|Artist / Creator||Laura Russell|
|Press Name||Simply Books, Ltd.|
|Artist's Nationality||American (b. Saginaw, Michigan)|
|Place of Publication||Portland, Oregon|
|Process / Technique||Digital Print on Demand (Copies currently in stock in gallery inventory.)|
|Structure / Binding||Perfect Bound Paperback|
|Number of Pages||36|
|Dimensions (WxHxD)||9 x 7 inches|
|Edition Size||Open Edition|
|Signed & Numbered||No|
In my hometown of Saginaw, Michigan, decades of poverty and the decline of the automotive business are creating an urban blight that is heartbreaking. Lost factory jobs lead to lost homes as families struggle to survive. These homes become bank property then gang territory, then arson targets before finally succumbing to city bulldozers.In this artist book, photographs of burned out, boarded-up, homes—once proud family homes—are paired with Laura’s original poetry about a once-vibrant neighborhood and the decay of the American dream. Urban Decay presents 30 photographs, all taken on one cold morning, in one small neighborhood—an area about seven blocks by three blocks. Two poems, introductory text and a map of the burned out houses accompany the photographs. Plywood covers on the post-and-screw binding reference the plywood-covered windows of these forlorn homes. Stained Tyvek flyleaves, flame-burned page fore edges, and branded cover title.
Second Edition: The deluxe edition of this book (shown in photos with wood cover) is sold out. This version is a self-published Print on Demand (POD) paperback edition.
One of the poems featured in Urban Decay:
the sun shines through the stained glass,
red like a ruby.
There, on the porch of the brown one,
a baseball left behind as they
rush into night, mascara-smeared faces
dripping like soft fruit in a juicer.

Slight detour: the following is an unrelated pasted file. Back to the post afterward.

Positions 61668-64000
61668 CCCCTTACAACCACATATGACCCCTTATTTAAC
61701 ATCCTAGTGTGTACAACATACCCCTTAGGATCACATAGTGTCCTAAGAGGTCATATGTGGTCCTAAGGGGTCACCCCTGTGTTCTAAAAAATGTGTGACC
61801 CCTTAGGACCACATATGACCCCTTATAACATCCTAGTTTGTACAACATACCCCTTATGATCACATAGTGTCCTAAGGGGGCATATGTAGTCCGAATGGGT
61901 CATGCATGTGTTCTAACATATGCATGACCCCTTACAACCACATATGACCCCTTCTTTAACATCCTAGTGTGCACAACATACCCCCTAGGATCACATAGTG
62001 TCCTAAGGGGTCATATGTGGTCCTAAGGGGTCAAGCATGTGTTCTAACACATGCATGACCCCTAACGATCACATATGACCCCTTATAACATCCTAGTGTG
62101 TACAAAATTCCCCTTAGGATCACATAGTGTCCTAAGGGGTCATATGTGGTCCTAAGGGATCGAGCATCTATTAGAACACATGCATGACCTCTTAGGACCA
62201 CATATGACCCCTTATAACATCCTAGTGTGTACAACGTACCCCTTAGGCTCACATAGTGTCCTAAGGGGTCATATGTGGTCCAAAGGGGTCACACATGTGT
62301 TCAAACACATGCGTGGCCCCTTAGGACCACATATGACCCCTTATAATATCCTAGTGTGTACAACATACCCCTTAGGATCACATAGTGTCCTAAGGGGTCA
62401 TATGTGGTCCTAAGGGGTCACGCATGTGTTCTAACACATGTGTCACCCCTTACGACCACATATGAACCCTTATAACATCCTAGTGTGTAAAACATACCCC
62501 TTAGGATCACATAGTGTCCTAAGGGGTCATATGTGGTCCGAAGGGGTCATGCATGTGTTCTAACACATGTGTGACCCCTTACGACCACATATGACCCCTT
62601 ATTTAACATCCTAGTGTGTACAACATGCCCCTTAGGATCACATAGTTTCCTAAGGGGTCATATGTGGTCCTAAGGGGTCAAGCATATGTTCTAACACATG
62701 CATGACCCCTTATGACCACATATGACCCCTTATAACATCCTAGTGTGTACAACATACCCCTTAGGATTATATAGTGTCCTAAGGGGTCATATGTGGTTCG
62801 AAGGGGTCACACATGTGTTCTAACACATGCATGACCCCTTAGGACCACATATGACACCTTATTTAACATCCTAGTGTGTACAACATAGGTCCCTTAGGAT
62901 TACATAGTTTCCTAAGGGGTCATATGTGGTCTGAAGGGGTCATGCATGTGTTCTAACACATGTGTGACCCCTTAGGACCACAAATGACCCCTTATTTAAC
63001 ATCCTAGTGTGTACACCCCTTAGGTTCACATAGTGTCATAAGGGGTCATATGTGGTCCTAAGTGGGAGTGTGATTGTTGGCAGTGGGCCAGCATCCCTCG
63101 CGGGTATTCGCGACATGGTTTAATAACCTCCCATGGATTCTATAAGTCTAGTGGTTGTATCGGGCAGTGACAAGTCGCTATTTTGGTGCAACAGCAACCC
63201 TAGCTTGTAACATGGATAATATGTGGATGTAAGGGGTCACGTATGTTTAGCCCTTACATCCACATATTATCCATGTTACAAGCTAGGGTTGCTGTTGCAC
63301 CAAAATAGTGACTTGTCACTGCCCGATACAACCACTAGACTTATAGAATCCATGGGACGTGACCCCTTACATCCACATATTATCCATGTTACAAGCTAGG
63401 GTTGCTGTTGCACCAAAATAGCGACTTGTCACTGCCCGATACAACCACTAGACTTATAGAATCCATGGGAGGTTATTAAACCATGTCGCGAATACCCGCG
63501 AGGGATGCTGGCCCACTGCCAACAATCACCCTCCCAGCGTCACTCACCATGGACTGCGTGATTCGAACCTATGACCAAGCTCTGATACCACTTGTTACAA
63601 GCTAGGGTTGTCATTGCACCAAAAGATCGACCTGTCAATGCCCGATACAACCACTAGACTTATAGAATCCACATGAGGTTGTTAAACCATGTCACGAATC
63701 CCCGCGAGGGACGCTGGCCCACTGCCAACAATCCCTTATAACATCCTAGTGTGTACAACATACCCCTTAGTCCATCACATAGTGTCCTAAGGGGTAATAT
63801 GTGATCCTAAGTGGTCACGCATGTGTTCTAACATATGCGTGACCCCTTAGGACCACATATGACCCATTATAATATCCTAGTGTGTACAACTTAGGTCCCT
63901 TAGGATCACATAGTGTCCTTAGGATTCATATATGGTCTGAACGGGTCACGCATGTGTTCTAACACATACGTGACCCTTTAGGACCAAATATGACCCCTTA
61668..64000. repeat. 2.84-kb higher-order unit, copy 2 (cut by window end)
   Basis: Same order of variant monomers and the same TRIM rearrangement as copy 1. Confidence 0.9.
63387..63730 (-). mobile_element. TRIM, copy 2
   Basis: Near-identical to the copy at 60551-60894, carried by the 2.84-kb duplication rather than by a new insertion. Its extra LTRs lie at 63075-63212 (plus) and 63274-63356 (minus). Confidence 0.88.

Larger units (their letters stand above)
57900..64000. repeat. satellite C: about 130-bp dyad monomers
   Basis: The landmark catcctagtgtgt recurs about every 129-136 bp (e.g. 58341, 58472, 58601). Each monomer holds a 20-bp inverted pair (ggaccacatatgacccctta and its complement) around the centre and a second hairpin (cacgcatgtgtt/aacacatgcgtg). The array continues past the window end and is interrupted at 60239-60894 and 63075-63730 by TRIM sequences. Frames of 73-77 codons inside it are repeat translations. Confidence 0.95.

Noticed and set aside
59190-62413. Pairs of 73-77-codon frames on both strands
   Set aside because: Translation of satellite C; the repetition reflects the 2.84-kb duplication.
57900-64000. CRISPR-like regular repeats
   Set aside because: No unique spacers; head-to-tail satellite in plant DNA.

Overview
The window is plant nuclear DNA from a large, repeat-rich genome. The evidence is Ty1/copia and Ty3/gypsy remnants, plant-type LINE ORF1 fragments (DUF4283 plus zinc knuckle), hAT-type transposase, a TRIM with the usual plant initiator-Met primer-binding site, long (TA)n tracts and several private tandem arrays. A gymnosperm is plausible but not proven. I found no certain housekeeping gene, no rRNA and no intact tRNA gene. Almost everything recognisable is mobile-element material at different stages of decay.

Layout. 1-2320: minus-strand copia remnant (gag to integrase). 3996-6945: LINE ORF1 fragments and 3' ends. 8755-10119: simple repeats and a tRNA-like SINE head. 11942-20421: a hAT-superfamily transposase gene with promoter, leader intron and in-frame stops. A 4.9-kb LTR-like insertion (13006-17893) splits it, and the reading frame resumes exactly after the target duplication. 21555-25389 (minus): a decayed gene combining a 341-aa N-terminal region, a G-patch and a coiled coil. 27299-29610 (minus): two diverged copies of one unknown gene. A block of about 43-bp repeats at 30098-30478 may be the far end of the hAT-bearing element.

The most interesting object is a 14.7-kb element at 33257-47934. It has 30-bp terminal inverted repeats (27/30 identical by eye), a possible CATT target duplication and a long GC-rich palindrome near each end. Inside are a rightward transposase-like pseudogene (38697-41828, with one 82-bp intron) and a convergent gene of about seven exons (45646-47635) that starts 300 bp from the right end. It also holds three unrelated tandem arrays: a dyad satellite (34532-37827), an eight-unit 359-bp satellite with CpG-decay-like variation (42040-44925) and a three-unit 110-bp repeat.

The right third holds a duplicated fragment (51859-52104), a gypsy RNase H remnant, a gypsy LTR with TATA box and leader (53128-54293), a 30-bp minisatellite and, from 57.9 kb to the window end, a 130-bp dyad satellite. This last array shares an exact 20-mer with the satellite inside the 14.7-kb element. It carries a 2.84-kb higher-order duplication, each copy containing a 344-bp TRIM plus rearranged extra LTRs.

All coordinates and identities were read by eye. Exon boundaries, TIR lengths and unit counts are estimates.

No more crayons, no more trains,
no more baby cribs. It’s all gone.
Gone. The soul of these houses
as they burn, smoke pouring from
the windows and doors.
Gone. Soon. The doors and windows
and pipes and siding, all stripped,
all sold. Gone.
How much more can we stand?
How much longer can these empty shells stand?
How can you stand to just drive by
when the future of your factory town is gone.
Laura Russell is a photographer and book artist who creates hand-bound, limited-edition artist books that incorporate photographs of our urban landscape and tell a story about our culture and our communities. She has participated in national and international book arts and fine art exhibitions. Her books are collected by individual collectors and are in major collections at museums, libraries, universities and corporations. Laura is also the founder of 23 Sandy Gallery, a fine art gallery in Portland, 2007-2020, which is now owned and operated by Erin Mickelson.
My goal as an artist is to open our minds to the visual and graphic landscape we look at every day but never really see. If we pay attention, we find that our urban landscape has a story to tell about our culture and our communities. For many years I have photographed vintage neon signs, brick wall ghost signs, graffiti and other examples of language and graphics in our environment. Recently, I have since expanded my photography to our urban social landscape. I use these photographs to create limited edition, hand-bound artist books that are at once a celebration of the vernacular and my own small effort to preserve our social, cultural and commercial landscape.